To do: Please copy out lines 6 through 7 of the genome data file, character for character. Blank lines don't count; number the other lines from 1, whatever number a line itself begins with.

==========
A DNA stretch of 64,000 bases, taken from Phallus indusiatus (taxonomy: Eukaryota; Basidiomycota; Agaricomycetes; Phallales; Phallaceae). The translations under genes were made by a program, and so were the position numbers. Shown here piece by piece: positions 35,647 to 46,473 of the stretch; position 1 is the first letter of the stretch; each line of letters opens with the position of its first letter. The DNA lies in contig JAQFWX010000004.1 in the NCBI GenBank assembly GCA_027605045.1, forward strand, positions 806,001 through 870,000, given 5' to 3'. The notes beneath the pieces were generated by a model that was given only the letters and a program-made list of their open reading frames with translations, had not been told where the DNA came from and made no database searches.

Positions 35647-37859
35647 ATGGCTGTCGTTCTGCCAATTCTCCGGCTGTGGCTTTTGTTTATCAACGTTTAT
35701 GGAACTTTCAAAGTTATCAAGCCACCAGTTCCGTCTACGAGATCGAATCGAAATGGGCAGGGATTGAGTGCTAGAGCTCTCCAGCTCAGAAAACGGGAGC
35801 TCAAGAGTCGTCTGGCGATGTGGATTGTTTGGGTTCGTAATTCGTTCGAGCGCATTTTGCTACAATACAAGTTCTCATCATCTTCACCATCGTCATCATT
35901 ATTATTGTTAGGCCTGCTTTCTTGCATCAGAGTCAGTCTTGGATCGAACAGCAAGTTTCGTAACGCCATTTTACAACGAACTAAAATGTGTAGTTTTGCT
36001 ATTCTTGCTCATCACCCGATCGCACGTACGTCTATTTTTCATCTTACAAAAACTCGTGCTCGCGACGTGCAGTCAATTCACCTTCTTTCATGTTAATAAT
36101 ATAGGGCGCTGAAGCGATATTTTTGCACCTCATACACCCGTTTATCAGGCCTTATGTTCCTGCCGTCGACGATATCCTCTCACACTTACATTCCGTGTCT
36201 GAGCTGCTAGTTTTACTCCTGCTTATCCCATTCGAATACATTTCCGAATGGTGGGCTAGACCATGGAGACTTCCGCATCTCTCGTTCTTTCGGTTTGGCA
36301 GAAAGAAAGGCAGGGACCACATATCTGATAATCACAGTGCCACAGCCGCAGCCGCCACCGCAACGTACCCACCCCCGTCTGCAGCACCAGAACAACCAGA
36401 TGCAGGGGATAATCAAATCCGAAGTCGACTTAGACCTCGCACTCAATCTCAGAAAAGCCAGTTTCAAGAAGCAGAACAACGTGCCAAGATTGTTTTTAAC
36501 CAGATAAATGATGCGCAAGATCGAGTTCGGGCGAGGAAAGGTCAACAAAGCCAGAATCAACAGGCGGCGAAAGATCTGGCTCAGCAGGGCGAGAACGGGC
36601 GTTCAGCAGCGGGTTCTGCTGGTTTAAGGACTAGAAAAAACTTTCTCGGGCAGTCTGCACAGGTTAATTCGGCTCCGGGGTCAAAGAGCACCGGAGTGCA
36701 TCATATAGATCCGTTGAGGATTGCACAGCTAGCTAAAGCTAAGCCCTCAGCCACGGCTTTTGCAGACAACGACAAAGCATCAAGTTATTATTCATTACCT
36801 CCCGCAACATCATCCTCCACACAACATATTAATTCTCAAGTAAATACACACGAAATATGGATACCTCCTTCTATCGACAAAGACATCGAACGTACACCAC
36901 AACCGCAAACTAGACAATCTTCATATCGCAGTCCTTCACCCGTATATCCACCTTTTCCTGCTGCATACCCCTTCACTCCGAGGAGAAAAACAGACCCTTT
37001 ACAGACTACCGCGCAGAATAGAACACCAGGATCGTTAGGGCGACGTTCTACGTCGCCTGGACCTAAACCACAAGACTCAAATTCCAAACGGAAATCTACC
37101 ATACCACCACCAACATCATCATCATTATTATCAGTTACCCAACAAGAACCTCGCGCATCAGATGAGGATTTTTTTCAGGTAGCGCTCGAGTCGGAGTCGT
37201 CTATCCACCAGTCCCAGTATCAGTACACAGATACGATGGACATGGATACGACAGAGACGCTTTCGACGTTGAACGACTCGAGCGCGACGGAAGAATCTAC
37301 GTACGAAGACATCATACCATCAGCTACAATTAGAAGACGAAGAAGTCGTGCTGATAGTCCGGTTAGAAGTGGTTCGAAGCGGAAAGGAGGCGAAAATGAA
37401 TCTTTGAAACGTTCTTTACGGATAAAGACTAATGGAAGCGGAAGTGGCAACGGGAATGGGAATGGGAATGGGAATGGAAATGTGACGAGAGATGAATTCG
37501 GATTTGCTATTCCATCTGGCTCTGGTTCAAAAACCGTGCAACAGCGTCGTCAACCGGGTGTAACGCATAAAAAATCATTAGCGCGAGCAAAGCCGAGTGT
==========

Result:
35901 ATTATTGTTAGGCCTGCTTTCTTGCATCAGAGTCAGTCTTGGATCGAACAGCAAGTTTCGTAACGCCATTTTACAACGAACTAAAATGTGTAGTTTTGCT
36001 ATTCTTGCTCATCACCCGATCGCACGTACGTCTATTTTTCATCTTACAAAAACTCGTGCTCGCGACGTGCAGTCAATTCACCTTCTTTCATGTTAATAAT